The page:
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Bl John Sullivan SJ

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jsullivanJohn Sullivan was born in Dublin 1861. His father, the future Lord Chancellor of Ireland Sir Edward Sullivan was a Protestant. His mother was a Catholic. John was baptised and brought up in the Protestant tradition of his father. In 1873 John went to Portora Royal School, Enniskillen in Northern Ireland which had the reputation of being the most eminent Protestant school of the day.

After Portora, John went to Trinity College Dublin. where he distinguished himself in his university studies and in 1885 he was awarded the Gold Medal in Classics. The promising young scholar left Ireland and continued his legal studies at Lincoln’s Inn in London where he was called to the Bar in 1888.  Later, he travelled extensively around Europe he stayed at the Orthodox monastery of Mount Athos in Greece and was friendly with the monks.


In 1896 at the age of 35, he made a momentous decision. He was received into the Catholic Church at the Jesuit Church, Farm Street, London. From this time onward a marked changed was noted in his manner of living. On returning to the family home in Dublin, he stripped his room of anything that was superfluous, satisfying himself with the simplest of furniture on a carpetless floor. The young man, who was formerly noted for his fashionable dress, contented himself with the plainest of clothes.


In September 1900 John Sullivan decided to enter the Society of Jesus. In 1904 he came to Milltown Park to study theology and he was ordained a priest on 28 July 1907. He was then appointed to the staff in Clongowes Wood College, Co. Kildare where he was to spend the greater part of his life as a Jesuit.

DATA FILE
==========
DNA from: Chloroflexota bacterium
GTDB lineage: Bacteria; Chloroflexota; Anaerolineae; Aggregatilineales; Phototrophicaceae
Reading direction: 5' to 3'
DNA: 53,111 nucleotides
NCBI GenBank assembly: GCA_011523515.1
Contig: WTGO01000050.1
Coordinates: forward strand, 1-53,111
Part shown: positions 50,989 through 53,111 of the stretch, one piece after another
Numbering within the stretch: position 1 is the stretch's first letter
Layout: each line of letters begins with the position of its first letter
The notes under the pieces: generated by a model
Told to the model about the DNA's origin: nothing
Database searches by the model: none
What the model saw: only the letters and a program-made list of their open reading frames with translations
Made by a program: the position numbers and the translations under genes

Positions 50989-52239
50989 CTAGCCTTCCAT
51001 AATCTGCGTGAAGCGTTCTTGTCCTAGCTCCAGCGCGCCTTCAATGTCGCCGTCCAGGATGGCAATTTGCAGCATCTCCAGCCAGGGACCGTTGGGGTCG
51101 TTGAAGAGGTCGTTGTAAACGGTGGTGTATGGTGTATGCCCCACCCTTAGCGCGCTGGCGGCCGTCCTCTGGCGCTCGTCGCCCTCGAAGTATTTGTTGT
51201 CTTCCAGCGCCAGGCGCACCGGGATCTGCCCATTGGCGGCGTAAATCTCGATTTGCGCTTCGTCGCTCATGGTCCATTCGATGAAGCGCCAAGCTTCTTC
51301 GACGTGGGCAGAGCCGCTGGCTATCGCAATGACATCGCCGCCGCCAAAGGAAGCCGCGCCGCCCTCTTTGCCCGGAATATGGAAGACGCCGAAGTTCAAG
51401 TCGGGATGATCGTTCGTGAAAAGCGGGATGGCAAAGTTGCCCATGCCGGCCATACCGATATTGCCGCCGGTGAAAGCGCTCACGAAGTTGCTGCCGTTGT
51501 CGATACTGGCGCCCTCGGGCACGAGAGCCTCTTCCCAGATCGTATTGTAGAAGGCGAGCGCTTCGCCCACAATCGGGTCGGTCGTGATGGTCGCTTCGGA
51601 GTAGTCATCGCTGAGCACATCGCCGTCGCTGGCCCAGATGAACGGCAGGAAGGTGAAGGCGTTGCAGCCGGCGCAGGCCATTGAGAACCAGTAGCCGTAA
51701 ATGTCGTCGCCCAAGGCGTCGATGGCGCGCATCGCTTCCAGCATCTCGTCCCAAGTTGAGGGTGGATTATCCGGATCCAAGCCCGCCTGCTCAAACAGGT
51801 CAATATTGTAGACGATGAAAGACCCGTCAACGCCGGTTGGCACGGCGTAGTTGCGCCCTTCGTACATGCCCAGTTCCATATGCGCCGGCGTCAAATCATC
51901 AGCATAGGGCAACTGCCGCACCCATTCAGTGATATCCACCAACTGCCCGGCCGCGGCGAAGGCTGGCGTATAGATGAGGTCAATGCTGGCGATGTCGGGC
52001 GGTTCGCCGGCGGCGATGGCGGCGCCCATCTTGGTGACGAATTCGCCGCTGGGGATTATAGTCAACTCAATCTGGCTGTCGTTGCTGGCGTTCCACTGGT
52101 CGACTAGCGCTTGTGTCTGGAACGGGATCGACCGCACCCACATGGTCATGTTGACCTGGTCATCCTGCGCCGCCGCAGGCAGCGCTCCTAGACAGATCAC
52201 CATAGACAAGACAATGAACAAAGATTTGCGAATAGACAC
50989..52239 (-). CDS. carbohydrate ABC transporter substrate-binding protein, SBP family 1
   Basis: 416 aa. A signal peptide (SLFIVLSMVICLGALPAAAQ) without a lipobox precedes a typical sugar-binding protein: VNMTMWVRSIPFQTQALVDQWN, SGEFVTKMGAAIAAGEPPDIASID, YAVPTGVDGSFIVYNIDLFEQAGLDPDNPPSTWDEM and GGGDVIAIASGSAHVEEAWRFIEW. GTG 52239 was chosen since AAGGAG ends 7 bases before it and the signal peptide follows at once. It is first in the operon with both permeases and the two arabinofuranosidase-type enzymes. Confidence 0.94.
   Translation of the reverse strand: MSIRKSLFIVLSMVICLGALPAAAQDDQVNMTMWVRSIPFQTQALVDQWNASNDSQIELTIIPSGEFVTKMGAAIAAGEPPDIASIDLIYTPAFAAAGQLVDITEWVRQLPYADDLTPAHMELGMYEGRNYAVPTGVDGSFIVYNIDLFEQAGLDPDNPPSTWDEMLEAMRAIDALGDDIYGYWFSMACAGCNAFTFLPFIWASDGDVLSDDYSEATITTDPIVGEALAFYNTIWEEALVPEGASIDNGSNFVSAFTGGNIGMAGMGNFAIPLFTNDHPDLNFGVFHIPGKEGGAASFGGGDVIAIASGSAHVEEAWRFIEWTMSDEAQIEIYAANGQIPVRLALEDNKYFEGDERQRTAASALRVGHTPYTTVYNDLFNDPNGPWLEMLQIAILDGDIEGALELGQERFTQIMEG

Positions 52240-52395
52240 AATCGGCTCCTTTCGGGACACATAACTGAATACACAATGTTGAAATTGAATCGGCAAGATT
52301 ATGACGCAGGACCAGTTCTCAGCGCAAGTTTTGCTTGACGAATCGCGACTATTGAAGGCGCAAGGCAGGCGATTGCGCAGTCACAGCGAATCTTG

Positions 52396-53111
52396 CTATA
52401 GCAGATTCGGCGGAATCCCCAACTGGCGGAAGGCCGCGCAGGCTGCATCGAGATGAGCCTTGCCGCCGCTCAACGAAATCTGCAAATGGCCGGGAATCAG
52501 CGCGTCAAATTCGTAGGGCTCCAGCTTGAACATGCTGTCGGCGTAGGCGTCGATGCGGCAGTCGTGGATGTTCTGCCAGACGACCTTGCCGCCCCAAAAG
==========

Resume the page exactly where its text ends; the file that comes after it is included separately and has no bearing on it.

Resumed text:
Fr. John’s reputation for holiness spread rapidly around Clongowes and the neighbourhood. Many revered him as a saint. He prayed constantly – he walked with God continually – he listened to Him and he found Him and God worked through him. Many who were in need of spiritual or physical healing flocked to him and asked his prayers – and strange things happened. The power of God seemed to work through him and many were cured.


He was always available to the sick, the poor, anyone in need. The call to serve God in serving those who suffered in any way was a driving force for the rest of his life. He was always caring for others – a source of comfort and peace to anyone in trouble. He brought many to God by pointing out the way that leads to the deepest and ultimate peace. He was always at prayer whenever possible. Every available moment was spent in the chapel.


He walked with God and lived every conscious moment in his nearer presence. At times he hardly seemed to notice the ordinary world around him. He was in constant union with his Maker and cared little for the material things of life.


Fr John Sullivan died in the old St. Vincent’s Nursing Home in Leeson Street on 19 February 1933. Since that time, he has been revered by many as a saint.


Declared:

Servant of God in September 1960
Venerable November 2014
Beatified 13 May 2017

 

Abridged from 'Jesuits in Ireland'. For fuller information, click on this link:

https://www.jesuit.ie/fr-john-sullivan-sj/fr-john-sullivan-sj-portrait/